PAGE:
Translation:One kilometer is one thousand meters.
If you didn't have a typo, then your answer should have been accepted and is worth an error report. Numerals are supposed to be automatically accepted for numbers, but I think I read somewhere that higher numerals (100+) are not automatically accepted, so the contributors might have overlooked that they needed to enter "1000" as an acceptable alternative.
I notice only one person above uses "metre" rather than "meter". Personally, I grew up with "metre". We converted to the metric system from imperial in the 1960s. I can tell you that it was a relief, after 12" (inches) per foot, 20/- (shillings) in the pound (£) and 12d (pennies) in the shilling. Also rods, poles, perches, furlongs, chains, roods and acres. Gallons, quarts, pints. All gone forever thank god!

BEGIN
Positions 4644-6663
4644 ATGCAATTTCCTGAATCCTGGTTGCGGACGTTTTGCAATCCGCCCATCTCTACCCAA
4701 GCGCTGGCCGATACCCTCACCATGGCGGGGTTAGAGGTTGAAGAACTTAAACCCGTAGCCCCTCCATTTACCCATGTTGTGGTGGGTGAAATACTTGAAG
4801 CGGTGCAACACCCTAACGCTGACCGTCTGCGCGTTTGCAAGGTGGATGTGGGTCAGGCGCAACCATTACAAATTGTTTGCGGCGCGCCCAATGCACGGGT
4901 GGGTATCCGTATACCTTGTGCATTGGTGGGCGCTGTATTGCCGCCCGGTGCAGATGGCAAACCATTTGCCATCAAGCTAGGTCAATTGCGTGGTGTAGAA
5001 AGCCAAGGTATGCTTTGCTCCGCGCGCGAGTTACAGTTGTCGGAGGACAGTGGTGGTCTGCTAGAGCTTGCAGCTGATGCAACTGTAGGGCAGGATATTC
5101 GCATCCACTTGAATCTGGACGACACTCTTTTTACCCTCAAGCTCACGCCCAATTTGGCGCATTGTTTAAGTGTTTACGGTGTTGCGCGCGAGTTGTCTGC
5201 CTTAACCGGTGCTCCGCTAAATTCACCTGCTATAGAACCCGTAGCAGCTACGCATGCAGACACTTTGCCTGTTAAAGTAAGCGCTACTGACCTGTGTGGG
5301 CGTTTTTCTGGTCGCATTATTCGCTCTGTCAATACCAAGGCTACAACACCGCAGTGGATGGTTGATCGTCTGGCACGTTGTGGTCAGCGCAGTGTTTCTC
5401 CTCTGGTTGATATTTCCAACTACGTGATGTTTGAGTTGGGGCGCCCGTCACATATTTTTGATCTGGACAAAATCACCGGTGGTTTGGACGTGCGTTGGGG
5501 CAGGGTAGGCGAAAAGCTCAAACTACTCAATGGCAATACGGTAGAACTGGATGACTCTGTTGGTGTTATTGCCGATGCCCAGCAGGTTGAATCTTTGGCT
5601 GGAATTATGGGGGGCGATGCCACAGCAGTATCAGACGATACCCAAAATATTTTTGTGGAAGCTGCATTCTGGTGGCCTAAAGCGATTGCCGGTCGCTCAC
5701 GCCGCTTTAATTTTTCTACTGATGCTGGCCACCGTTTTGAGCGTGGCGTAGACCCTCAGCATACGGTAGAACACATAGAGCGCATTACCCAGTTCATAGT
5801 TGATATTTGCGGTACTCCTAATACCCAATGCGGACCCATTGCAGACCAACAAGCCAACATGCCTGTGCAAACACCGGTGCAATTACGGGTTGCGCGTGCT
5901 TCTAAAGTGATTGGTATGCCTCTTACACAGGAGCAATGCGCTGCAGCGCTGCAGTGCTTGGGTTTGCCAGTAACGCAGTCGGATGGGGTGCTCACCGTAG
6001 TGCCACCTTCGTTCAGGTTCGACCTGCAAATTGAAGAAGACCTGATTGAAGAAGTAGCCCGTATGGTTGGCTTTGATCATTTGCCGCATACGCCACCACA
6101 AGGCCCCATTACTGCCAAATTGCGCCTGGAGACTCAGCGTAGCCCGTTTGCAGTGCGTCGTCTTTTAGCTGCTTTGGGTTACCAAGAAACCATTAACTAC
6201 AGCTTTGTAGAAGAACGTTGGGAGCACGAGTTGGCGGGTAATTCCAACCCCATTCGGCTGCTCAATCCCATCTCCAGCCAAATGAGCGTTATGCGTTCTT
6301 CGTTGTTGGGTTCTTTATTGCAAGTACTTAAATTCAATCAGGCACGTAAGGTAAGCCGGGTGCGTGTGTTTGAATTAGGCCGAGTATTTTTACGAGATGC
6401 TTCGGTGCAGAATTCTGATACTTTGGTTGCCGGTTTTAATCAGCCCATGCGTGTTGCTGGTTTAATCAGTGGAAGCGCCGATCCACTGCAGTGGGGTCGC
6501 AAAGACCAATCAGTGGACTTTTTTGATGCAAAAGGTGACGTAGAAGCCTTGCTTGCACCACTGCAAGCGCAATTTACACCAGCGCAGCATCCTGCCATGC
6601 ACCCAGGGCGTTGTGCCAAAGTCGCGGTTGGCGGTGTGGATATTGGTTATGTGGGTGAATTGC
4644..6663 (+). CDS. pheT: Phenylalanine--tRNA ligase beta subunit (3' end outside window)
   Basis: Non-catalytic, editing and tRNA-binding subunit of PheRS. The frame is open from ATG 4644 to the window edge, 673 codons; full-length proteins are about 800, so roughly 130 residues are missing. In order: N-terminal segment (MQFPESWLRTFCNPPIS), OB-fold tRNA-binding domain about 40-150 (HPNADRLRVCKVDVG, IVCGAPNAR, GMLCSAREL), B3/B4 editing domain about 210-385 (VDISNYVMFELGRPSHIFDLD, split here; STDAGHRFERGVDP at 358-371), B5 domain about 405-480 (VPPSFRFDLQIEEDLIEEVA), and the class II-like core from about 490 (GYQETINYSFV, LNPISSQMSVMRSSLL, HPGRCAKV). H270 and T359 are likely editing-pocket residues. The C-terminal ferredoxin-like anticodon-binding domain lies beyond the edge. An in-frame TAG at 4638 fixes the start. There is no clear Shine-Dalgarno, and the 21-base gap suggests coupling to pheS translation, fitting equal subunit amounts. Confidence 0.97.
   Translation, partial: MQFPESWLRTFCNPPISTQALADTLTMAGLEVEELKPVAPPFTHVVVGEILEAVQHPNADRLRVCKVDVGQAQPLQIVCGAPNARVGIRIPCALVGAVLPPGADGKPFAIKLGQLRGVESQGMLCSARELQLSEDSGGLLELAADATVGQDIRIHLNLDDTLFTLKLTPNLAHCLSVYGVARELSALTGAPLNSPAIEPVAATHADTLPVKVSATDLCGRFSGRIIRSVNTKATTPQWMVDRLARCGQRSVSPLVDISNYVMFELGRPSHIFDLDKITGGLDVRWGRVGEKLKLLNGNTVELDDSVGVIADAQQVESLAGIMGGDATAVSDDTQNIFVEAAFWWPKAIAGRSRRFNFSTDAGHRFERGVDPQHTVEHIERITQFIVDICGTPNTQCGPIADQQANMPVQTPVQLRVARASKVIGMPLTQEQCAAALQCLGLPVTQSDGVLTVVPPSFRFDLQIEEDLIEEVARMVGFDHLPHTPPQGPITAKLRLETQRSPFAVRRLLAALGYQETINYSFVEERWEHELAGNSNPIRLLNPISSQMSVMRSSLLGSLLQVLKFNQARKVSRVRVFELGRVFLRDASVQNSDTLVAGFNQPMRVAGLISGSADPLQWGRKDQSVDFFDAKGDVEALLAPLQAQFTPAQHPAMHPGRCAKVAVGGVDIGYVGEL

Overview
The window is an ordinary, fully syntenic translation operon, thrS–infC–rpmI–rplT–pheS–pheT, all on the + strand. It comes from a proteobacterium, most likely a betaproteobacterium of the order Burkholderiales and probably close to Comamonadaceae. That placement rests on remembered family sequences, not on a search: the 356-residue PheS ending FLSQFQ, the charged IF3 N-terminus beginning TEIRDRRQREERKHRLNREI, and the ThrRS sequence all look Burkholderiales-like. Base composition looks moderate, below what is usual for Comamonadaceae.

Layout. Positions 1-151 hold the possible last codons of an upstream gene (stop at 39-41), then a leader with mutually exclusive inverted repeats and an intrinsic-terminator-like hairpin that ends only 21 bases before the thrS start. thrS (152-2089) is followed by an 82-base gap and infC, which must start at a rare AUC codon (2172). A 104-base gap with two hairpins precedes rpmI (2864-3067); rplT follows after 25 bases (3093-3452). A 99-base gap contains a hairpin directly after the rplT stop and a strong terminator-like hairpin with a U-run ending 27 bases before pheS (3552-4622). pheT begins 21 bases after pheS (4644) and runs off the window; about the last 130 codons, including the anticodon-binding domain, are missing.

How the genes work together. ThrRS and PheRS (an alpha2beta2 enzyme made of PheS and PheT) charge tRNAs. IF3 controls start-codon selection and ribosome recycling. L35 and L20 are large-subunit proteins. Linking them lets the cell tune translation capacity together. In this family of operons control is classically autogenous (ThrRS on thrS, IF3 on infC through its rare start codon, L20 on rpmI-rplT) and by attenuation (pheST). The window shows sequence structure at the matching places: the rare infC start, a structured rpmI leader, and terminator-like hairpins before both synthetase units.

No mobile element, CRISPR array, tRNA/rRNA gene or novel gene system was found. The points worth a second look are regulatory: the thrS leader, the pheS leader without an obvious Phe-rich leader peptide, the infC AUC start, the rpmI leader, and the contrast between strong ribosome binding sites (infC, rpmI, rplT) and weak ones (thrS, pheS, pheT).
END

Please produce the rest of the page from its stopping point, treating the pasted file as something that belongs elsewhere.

Basically, the computer can't switch the order. It would mean that it has to store the information as "一キロメートル is the proper translation of 1000 meters" which is wrong. Stick to the order the sentence is given in.
Also, you will find instances where you CAN switch things in a sentence and Duo will be fine with it (there's almost always an exception to things). The reason I don't think it should be accepted here is because of the topic particle putting the focus/emphasis on "1 kilometer". Your sentence, due to the way English works, puts that same focus on "A thousand meters" which is not faithful to the original Japanese sentence.